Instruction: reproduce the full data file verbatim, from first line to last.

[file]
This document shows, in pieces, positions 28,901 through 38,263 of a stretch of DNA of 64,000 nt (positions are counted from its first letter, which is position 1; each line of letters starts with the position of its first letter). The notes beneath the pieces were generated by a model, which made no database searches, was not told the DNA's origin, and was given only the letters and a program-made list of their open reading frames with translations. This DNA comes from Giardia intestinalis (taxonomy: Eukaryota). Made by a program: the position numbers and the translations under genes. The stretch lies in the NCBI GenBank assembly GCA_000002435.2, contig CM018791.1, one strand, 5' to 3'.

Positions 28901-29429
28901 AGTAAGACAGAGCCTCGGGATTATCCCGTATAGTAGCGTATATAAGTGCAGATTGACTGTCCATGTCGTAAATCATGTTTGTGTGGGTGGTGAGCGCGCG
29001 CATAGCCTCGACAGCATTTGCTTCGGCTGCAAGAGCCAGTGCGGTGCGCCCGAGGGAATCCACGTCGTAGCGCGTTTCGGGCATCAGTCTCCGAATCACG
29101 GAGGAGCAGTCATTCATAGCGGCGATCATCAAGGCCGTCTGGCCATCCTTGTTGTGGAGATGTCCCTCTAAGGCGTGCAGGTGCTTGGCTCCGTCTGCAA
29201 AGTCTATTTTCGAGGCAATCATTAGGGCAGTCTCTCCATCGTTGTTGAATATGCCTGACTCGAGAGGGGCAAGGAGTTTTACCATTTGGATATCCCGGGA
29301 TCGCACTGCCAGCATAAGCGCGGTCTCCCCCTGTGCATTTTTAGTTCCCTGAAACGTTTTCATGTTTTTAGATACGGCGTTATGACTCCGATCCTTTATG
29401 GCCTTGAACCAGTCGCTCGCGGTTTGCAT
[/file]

This document shows, in pieces, positions 28,901 through 38,263 of a stretch of DNA of 64,000 nt (positions are counted from its first letter, which is position 1; each line of letters starts with the position of its first letter). The notes beneath the pieces were generated by a model, which made no database searches, was not told the DNA's origin, and was given only the letters and a program-made list of their open reading frames with translations. This DNA comes from Giardia intestinalis (taxonomy: Eukaryota). Made by a program: the position numbers and the translations under genes. The stretch lies in the NCBI GenBank assembly GCA_000002435.2, contig CM018791.1, one strand, 5' to 3'.

Positions 28901-29429
28901 AGTAAGACAGAGCCTCGGGATTATCCCGTATAGTAGCGTATATAAGTGCAGATTGACTGTCCATGTCGTAAATCATGTTTGTGTGGGTGGTGAGCGCGCG
29001 CATAGCCTCGACAGCATTTGCTTCGGCTGCAAGAGCCAGTGCGGTGCGCCCGAGGGAATCCACGTCGTAGCGCGTTTCGGGCATCAGTCTCCGAATCACG
29101 GAGGAGCAGTCATTCATAGCGGCGATCATCAAGGCCGTCTGGCCATCCTTGTTGTGGAGATGTCCCTCTAAGGCGTGCAGGTGCTTGGCTCCGTCTGCAA
29201 AGTCTATTTTCGAGGCAATCATTAGGGCAGTCTCTCCATCGTTGTTGAATATGCCTGACTCGAGAGGGGCAAGGAGTTTTACCATTTGGATATCCCGGGA
29301 TCGCACTGCCAGCATAAGCGCGGTCTCCCCCTGTGCATTTTTAGTTCCCTGAAACGTTTTCATGTTTTTAGATACGGCGTTATGACTCCGATCCTTTATG
29401 GCCTTGAACCAGTCGCTCGCGGTTTGCAT